Although there currently exist weight-specific dosage calculations presented on charts and pinwheels, they are not readily available to the general public. Even if available, the charts could present a confusing array of dosages that may not be understood by the general consumer. The Physician's Desk Reference may be used for the calculation but such a reference book is not typically purchased or understood by the average consumer.
The use of bottle mounted or integrated indicators are known in the art but have a primary purpose to act as medication or dosage reminders.
U.S. Pat. No. 4,666,051 discloses a bottle located memory aid for use in indicating one in a sequence of predetermined times for dispensing medication.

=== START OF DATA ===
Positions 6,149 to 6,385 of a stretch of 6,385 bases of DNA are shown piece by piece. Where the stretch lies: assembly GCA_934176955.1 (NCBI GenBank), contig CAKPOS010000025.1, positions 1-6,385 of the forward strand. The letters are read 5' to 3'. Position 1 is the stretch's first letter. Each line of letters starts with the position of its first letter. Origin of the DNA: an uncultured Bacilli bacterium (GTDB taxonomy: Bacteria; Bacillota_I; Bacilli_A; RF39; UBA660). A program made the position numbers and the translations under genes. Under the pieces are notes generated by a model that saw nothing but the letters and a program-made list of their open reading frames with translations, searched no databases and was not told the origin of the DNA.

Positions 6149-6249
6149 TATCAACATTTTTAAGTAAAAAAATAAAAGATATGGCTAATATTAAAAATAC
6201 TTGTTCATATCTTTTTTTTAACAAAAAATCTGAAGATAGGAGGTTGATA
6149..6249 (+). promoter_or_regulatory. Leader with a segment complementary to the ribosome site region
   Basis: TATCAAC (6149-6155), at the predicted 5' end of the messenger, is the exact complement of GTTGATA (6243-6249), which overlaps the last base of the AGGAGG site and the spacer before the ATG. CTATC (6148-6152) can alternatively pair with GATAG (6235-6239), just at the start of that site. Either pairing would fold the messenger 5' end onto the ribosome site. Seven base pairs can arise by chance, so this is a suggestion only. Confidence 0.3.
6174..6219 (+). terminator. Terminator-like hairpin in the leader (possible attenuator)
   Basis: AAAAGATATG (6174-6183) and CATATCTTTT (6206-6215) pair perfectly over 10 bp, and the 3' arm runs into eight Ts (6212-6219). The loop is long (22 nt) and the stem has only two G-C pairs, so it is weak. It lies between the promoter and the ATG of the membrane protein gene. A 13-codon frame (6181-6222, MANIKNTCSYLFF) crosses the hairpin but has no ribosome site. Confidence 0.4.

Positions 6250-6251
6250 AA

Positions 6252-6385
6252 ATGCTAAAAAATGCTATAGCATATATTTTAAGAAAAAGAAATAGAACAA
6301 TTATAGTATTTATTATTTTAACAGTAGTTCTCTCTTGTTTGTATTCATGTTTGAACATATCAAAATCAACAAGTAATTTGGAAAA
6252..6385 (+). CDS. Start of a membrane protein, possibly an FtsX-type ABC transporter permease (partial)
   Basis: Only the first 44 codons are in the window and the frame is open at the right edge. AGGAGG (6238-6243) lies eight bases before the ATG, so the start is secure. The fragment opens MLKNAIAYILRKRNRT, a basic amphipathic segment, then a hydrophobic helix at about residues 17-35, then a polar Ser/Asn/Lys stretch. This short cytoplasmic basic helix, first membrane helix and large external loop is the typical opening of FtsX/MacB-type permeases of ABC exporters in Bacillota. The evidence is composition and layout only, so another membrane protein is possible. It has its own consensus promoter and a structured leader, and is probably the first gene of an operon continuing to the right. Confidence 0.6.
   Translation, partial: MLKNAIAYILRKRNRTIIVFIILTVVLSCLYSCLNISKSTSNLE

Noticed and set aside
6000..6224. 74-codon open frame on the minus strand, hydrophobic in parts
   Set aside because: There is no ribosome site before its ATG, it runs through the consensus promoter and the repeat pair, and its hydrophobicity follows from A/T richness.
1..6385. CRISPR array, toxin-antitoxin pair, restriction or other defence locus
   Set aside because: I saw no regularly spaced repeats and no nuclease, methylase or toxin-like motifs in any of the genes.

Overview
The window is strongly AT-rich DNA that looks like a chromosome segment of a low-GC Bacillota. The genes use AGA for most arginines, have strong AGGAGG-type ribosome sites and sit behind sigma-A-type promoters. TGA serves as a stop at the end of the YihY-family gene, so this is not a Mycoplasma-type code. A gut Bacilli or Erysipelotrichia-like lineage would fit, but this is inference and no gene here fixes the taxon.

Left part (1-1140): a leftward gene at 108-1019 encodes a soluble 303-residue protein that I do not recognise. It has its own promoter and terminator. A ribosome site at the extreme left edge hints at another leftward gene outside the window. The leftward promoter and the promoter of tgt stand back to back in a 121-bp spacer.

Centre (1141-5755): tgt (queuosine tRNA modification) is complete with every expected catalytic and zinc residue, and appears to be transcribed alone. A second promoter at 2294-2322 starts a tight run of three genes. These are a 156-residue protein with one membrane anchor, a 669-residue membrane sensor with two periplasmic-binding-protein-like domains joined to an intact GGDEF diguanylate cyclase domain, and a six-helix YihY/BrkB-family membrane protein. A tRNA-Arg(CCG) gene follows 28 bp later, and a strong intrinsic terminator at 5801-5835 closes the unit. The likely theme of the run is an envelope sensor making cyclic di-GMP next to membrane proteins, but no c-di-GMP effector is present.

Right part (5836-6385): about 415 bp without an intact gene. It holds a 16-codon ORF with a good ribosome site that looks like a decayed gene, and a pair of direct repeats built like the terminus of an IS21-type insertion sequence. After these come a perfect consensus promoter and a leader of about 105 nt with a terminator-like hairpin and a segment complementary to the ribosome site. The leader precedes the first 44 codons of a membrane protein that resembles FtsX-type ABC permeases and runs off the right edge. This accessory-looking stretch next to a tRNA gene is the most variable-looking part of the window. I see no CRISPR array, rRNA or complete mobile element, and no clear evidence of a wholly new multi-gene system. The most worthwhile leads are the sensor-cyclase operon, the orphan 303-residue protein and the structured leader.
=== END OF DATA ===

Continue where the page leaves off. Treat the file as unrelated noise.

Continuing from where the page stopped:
U.S. Pat. No. 4,749,093 discloses a memory aid for use in reminding patients to take medicine that can accommodate different dosage schedules for the medicine.
U.S. Pat. No. 5,377,614 discloses an indicator showing weekday, date and time for taking a pill or other medicinal dose.
U.S. Pat. Nos. 5,358,117 and 5,279,422 disclose bottle indicators having indicia circumferentially marked around the bottle representing the next time for taking medicine.
U.S. Pat. No. 4,920,912 discloses a time dial which indicates both when medication was last taken and when medication should be taken next.
U.S. Pat. No. 5,011,032 discloses a patient dosage regimen compliance cap which reminds a patient which dose was last take or which dose is yet to be taken and displays the number of medication units to take at each administration.
U.S. Pat. No. 4,753,189 discloses a medicine bottle cap having a dosage indicator to indicate the next dosage time or other information for the user. The indicator is moved incrementally from one location to another to indicate the time for the next dosage, following the removal of medicine from the bottle.